Malcolm Arnold took up the trumpet after hearing Louis Armstrong play! You may learn something new every day, but it’s rarely as satisfying as this tidbit about a composer I haven’t thought much about in the last fifty years, but once revered – and not for his trumpet playing.
Arnold wrote a guitar concerto for Julian Bream in 1959 and Bream recorded it the same year. I must have bought the record (you remember them?) not much later, I’d just gotten an acoustic guitar and put nylon strings on it because I knew that’s what they used on classical guitars. (Not close to the most clueless thing I did as a teenager, believe me.) I had a record of Bream playing short guitar pieces and I played it over and over, and the clerk at our record store who knew that suggested the Bream/Arnold disk. (Does that sound even possible? What a different and distant world that was.)
To my clueless working-class ears the music sounded like the furthest out ‘modern’ stuff, as wild as Copland! (My sophistication didn’t get layered on until way after my sophomore year.) All I knew about music was what I read on record jackets and I didn’t have any records that touched on the SECOND Viennese School. I felt daring for loving this music.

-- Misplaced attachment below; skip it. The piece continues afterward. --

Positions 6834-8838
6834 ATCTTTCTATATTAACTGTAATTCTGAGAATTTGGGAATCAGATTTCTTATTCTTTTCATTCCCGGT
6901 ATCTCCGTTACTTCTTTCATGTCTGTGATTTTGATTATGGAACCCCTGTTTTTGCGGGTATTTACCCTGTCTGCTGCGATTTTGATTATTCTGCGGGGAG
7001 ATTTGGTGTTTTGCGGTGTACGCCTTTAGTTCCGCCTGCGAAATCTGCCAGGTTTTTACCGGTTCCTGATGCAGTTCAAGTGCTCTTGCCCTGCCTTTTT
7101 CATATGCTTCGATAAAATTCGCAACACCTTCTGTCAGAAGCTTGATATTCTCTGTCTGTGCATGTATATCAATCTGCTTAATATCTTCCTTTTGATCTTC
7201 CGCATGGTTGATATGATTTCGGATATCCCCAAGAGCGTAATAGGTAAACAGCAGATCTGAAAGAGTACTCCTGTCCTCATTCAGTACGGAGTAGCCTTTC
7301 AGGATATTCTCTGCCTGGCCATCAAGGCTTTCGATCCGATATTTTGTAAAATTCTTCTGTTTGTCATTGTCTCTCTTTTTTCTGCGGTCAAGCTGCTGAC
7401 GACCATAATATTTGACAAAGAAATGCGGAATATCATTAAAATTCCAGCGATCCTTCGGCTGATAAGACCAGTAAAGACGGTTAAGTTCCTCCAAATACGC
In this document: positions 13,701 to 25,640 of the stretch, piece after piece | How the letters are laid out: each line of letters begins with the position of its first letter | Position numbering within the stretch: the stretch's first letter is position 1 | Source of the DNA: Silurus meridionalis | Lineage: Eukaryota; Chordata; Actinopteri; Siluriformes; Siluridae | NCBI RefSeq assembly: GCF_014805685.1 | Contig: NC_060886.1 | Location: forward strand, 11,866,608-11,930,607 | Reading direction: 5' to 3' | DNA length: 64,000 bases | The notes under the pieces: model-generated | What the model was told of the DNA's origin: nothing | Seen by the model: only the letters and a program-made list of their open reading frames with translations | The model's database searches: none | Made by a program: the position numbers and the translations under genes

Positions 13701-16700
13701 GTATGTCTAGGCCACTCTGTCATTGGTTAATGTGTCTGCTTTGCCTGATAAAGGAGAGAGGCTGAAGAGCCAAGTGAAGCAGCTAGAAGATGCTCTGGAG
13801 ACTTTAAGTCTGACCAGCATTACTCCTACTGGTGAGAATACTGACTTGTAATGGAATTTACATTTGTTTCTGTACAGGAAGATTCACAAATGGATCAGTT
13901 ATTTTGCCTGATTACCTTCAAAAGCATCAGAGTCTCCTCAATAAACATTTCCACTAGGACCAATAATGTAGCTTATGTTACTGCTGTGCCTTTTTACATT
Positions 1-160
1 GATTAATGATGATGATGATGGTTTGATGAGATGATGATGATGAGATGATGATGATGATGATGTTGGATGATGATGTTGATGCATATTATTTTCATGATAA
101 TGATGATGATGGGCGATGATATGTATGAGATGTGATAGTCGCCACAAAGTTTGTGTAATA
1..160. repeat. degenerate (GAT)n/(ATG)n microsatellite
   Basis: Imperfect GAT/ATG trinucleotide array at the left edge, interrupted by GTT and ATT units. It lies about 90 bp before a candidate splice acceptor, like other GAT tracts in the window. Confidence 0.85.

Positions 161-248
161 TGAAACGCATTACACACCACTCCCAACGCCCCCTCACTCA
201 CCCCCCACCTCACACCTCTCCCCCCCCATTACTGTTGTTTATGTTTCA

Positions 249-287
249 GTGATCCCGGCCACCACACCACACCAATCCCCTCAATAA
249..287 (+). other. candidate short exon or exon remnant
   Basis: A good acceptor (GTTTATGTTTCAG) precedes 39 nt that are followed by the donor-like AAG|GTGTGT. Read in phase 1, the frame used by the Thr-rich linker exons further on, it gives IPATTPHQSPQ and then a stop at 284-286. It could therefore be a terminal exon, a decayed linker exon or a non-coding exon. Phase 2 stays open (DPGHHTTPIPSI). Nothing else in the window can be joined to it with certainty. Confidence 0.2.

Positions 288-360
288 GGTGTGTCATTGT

And I did love it. Bream seemed to caress the music and it caressed me. The simplest melodic lines, ones even I might pluck out, were so dense with expression that I suddenly understood what guitar musicianship was all about.
Here’s an example torn out of the second movement marked Lento:
I didn’t adopt the ability to play like that as a goal or anything. That would have been crazy. But I did let it increase my love of the instrument. The classical guitarist comes intimately closest to the instrument in playing – there’s no valves, no bow, no keys, just fingers on the strings. (Okay, voice is even closer, but I don’t sing.)
That performance is still available on disk, but it’s eighty bucks new from Amazon! What’s up with that? $25 used. $140 collectible (huh?). Bream recorded it again in 1991 with the City of Birmingham Symphony Orchestra. That’s available at Arkiv for about fourteen bucks.
I can’t honestly recommend that you rush out and buy the CD (or stay in and download the MP3) because I can’t dispassionately evaluate the music at all. It lives in the deepest most primitive part of my ear, the part reserved for passionate moans and kvelling sounds made over comfort food. I’ve heard all of Arnold’s symphonies and I think they’re nice. But Bream is a master and if you like the guitar, this should satisfy and maybe even enchant.
The Bream performance isn’t available on the web, but here Alen Garagic performs the Concerto with RTVE Sinfonic Orquestra on You Tube.